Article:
On that eventful day!

  • XVII.

  • Behold! like changeful streamers of the North,
    Which tinge at times the wintry night,
    With many hues of glowing light,
    Their momentary forms break forth
    To Fancy's gifted sight.
    Each in his warlike panoply
    With sable plumage waving high,
    And burnish'd sword in sinewy hand,
    Appears a chieftain of command,
    Whose will, by look or sign to catch,
    A thousand eager vassals watch.
    What tho' those warriors, gleaming round,
    On peaceful death-bed never lay,
    But each, upon his fated day,
    His end on field or scaffold found;
    Oh! start not at the vision bright,
    As if it were a ghastly sight!
    For, 'midst their earthly coil, they knew
    Feelings of joy so keen, so true,


    As he who feels, with up-rais'd eye,
    Thanks Heaven for life, and cannot rue
    The gift, be what it may the death that he shall die.
  • XVIII.

  • Warden of Scotland, (not ashamed
    A native right of rule to own
    In worth and valour matchless shown)
    They William Wallace there proclaim'd;
    And there, exultingly, each gallant soul,
    Ev'n proudly yielded to such high controul.
    Greater than aught a tyrant ere achieved,
    Was power so given, and so receiv'd.
  • XIX.

  • This truth full well King Edward knew,
    And back his scatter'd host he drew,
    Suing for peace with prudent guile;
    And Wallace in his mind, the while,


    Scanning with wary, wise debate
    The various dangers of the state,
    Desire of further high revenge foregoes
    To give the land repose.
    But smother'd hatred, in the garb of peace,
    Did not, mean time, from hostile cunning cease;
    But still more cruel deeds devis'd,
    In that deceitful seeming guised.
  • XX.

  • The Southron rulers, phrasing fair
    Their notice, summon'd lord, and laird, and knight,
    To hold with them an ancient court of right,
    At the good town, so named, their court of Ayr.
    And at this general summons came
    The pride and hope of many a name,
    The love and anxious care of many a gentle dame.

  • XXI.

  • Ent'ring the fatal Barns, fair sight!
    Went one by one the manly train,
    But neither baron, laird, nor knight,
    Did e'er return again.
    A heaven-commission'd friend that day
    Stopp'd Wallace, hast'ning on his way,
    (Who, by some seeming chance detain'd,
    Had later at his home remain'd,)
    The horse's bridle sternly grasp'd,
    And then for rueful utterance gasp'd.
    "Oh! go not to the Barns of Ayr!
    "Kindred and friends are murder'd there.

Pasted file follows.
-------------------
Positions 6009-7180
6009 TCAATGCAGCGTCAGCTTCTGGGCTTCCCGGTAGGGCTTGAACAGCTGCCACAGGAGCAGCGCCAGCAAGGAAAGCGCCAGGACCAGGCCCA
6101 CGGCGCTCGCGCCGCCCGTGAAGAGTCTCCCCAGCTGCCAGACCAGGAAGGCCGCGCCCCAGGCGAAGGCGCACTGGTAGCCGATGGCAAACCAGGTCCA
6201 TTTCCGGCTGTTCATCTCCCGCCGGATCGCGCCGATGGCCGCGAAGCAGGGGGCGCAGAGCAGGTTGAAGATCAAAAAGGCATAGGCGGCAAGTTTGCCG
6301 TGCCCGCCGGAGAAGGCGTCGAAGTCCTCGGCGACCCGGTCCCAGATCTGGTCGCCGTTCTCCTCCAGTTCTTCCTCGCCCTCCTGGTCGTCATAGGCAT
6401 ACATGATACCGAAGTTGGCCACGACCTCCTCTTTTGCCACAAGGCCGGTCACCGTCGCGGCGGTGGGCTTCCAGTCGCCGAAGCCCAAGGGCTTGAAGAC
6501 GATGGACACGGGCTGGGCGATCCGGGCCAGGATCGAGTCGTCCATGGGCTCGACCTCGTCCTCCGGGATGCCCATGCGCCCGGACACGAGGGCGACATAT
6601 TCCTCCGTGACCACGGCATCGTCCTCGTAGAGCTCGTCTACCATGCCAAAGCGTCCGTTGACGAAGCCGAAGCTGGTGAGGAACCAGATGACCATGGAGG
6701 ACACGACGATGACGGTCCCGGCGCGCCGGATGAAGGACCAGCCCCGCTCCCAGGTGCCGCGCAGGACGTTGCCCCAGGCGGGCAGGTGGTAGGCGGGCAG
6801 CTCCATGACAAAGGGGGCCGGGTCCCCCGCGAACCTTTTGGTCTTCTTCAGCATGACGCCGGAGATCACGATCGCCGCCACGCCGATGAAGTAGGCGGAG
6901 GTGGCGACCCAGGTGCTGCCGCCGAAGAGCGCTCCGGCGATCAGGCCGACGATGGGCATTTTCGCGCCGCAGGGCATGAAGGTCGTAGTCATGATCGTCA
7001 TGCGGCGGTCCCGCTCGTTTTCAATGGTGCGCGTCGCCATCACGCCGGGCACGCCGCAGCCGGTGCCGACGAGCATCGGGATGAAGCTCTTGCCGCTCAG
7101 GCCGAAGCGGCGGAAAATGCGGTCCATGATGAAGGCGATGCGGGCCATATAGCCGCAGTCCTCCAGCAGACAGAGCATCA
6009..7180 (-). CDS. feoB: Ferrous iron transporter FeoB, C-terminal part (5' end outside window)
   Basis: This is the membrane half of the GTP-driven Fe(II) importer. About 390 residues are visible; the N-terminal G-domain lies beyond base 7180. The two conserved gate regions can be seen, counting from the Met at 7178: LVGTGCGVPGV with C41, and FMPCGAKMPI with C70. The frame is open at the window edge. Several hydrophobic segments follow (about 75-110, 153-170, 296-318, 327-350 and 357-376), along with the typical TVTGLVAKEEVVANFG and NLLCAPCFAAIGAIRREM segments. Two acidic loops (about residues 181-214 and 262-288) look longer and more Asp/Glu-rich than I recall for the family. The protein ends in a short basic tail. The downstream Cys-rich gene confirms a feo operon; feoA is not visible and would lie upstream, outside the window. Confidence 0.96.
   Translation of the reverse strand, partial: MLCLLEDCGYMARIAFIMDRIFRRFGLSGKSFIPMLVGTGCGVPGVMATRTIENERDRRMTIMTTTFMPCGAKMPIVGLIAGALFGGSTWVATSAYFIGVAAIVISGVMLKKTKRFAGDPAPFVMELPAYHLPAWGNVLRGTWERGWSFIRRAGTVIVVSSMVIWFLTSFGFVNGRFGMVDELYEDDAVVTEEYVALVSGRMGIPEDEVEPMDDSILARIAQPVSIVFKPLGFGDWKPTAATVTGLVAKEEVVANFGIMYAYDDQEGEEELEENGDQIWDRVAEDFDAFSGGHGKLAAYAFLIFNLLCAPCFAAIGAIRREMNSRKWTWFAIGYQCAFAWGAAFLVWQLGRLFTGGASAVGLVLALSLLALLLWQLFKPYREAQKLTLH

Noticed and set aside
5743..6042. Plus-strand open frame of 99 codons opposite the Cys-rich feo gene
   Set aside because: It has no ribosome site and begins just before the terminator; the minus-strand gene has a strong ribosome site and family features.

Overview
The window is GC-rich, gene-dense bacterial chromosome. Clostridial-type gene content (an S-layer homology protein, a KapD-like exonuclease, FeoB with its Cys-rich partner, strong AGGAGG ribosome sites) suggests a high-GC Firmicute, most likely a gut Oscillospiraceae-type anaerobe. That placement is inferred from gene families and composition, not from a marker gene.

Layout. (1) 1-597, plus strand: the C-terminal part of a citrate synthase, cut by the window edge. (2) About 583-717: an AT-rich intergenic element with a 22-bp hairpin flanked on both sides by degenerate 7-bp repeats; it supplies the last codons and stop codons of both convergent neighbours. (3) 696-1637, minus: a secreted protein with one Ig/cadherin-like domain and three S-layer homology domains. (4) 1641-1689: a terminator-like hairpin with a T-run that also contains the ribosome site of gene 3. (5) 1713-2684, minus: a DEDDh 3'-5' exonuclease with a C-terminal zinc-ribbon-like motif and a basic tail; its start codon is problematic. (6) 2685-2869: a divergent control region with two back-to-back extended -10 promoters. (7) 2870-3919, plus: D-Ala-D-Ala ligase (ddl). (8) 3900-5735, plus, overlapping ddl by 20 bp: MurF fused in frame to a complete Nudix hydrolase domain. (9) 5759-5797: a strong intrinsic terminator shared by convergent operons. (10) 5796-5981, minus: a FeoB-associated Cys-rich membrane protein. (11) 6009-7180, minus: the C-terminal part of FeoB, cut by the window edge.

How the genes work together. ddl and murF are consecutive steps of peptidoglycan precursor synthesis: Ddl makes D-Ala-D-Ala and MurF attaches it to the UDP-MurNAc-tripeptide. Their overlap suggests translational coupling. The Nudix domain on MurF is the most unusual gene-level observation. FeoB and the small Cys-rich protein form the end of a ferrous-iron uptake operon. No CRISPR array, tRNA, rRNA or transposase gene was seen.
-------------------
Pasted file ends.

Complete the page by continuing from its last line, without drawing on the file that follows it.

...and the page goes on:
"The faithless Southrons, one by one,
    "On them the hangman's task hath done.
    "Oh! turn thy steed, and fearful ruin shun!"
    He, shudd'ring, heard, with visage pale,
    Which quickly chang'd to wrath's terrific hue;
    And then apace came sorrow's bursting wail;
    The noble heart could weep that could not quail,


    "My friends, my kinsmen, war-mates, bold and true!
    "Met ye a villain's end! Oh is it so with you!"
  • XXII.

  • The hero turn'd his chafing steed,
    And to the wild woods bent his speed.
    But not to keep in hiding there,
    Or give his sorrow to despair,
    For the fierce tumult in his breast
    To speedy, dreadful action press'd.
    And there within a tangled glade,
    List'ning the courser's coming tread,
    With hearts that shar'd his ire and grief,
    A faithful band receiv'd their chief.
  • XXIII.

  • In Ayr the guilty Southrons held a feast,
    When that dire day its direful course had run,
    And laid them down, their weary limbs to rest
    Where the foul deed was done.


    But ere beneath the cottage thatch
    Cocks had crow'd the second watch;
    When sleepers breathe in heavy plight,
    Press'd with the visions of the night,
    And spirits, from unhallow'd ground,
    Ascend, to walk their silent round;
    When trembles dell or desert heath,
    The witches' orgy dance beneath,—
    To the roused Warder's fearful gaze,
    The Barns of Ayr were in a blaze.
  • XXIV.

  • The dense, dun smoke was mounting slow
    And stately, from the flaming wreck below,
    And mantling far aloft in many a volumed wreath;
    Whilst town and woods, and ocean wide did lye,
    Tinctur'd like glowing furnace-iron, beneath
    Its awful canopy.
    Red mazy sparks soon with the dense smoke blended,
    And far around like fiery sleet descended.


    From the scorch'd and crackling pile
    Fierce burst the growing flames the while;
    Thro' creviced wall and buttress strong,